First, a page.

Vitamin B12 Vegan Diets

Vegan Diets

Every year there are numerous reports that are issued and presented to the general public through various media channels that surmise the same thing: people are not eating as healthy as they used to last year. They point out way back to the time of our grandfathers and say how healthier the average person was back then and how we are hopelessly weak and undernourished in comparison.

Then come the problems with modern-day diet: too much-saturated fat, not enough complex carbohydrates, and all sorts of ingredients (and lack of others) that can lead to heart problems, obesity, etc. Sometimes, reading these statistics causes a lot of people to opt for vegetarianism to stay healthy. There are three major types of vegetarianism:

1. Vegans are the extreme form of vegetarians

They do not eat or use animal products. This can include meat, eggs, milk, honey, and yeast. A vegan lifestyle also eschews the use of products made out of leather, fur, or another material sourced from animals.

2. Lacto and Lacto-ovo vegans

Lacto vegans are similar to pure vegans except that they see no objection to consuming milk and other dairy products. Lacto-ovo vegans go one step ahead of lacto-vegans and add eggs to their list of permissible consumables.

3. Fruitarians are tangential vegans

They stick to the vegetable kingdom and avoid all animal foods. They are called fruitarians because their diets do not include vegetables either. They eat only fruits, seeds, and nuts.

The possible negative result of a purely vegetarian lifestyle is protein deficiency. It depends largely on how the vegetarian diet is planned but bad diets can result in the individual not getting the minimum amount of rations required daily.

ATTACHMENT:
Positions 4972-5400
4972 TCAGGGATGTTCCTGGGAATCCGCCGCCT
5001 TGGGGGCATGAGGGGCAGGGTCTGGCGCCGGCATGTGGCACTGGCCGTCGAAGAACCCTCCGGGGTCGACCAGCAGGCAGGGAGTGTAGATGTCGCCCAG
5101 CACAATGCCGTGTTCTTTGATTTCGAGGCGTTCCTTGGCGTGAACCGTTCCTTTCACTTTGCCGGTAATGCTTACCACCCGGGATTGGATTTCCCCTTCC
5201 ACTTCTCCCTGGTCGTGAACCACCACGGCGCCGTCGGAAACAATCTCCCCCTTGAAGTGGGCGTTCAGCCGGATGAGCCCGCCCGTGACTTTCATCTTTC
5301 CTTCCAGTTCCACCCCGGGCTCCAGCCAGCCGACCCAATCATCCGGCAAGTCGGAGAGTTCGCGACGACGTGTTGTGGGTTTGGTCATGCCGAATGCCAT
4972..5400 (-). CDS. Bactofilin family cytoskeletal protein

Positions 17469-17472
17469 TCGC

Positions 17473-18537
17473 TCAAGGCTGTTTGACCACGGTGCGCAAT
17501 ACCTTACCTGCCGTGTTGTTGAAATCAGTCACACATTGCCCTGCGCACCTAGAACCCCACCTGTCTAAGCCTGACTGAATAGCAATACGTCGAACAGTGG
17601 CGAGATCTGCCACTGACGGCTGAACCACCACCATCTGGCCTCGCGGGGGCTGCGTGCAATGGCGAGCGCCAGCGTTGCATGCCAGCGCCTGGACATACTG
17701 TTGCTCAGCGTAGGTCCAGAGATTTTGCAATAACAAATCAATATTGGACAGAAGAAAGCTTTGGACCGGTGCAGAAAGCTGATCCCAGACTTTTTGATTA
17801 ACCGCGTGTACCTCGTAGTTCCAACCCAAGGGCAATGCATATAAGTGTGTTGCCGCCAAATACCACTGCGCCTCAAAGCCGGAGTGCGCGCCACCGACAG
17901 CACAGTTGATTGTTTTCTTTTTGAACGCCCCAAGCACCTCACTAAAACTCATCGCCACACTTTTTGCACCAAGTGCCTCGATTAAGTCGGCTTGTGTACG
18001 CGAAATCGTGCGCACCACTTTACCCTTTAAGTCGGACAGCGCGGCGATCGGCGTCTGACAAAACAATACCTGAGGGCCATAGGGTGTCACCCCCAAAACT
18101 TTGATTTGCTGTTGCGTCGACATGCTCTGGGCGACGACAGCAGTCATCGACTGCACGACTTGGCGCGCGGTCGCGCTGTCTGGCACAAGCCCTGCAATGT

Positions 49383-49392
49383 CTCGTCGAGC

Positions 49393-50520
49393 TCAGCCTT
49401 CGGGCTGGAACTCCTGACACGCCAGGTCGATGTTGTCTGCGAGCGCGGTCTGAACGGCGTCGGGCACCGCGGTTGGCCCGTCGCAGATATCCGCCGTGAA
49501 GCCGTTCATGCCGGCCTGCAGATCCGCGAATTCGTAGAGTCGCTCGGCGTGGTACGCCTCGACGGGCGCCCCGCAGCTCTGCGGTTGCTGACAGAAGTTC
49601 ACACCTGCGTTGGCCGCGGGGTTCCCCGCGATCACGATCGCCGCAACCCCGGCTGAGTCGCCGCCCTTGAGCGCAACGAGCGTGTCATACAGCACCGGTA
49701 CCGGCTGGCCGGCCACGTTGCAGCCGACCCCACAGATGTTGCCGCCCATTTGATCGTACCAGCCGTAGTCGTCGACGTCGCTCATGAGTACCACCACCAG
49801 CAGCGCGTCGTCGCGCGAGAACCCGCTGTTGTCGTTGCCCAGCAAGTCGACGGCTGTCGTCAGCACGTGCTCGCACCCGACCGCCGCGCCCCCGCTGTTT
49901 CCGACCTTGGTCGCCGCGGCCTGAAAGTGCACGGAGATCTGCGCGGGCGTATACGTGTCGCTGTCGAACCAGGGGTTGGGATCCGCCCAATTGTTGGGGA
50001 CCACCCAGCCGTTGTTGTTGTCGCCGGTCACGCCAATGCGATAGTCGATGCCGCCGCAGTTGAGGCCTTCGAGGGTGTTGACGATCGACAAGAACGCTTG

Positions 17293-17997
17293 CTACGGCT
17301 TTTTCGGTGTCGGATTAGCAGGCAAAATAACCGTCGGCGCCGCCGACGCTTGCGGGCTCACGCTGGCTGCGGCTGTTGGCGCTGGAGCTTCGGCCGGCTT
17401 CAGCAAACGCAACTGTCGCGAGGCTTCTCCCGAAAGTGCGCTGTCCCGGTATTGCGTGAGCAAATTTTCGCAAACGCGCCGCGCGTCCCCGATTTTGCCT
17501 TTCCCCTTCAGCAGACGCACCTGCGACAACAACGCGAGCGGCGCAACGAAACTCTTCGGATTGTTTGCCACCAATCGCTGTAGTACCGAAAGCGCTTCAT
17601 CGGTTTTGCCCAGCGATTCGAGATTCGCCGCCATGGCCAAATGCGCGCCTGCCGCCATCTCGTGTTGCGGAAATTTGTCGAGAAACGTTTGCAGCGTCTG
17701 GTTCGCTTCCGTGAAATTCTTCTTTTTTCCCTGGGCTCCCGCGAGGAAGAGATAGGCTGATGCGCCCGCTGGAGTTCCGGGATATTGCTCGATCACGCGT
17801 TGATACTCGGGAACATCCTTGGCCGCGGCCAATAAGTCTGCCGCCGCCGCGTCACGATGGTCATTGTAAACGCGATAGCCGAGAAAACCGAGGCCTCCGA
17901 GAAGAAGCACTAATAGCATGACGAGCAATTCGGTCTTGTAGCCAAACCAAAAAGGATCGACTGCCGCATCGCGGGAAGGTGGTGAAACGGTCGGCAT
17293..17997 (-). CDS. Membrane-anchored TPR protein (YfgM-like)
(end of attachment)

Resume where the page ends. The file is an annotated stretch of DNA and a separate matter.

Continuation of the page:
Vitamin B-12 is one ingredient that is most likely to be missing from most vegetarian meals. The reason for this is that B-12 is present only in meat, poultry, and eggs. It is an essential part of the development of new red blood cells and keeping the central nervous system in top form. Because vegetarians are likely to avoid most food products containing B-12, they are more likely to be B-12 deficient.

Symptoms of B-12 deficiency include dementia, hallucination, fatigue, vision problems, and balance problems.

People who have been vegetarians since birth are at a higher risk of B-12 deficiency.

Vitamin B-12 cannot be reabsorbed. This means that people who change to vegetarians later in their lives are not likely to notice any B-12 deficiency symptoms before five or more years have passed. In most cases, B-12 deficiency is almost irreversible so it is best to avoid that situation.

It has been noted that over 20% of people who suffer from heart disease have high levels of homocysteine. This is an antioxidant that can cause toxic reactions in high quantities. B-12 deficiency has a direct impact on increased levels of homocysteine.

The body needs at least 10 micrograms of B-12 daily. If you are a vegetarian then you should get a blood test done regularly to make sure that you are not running deficient in B-12.

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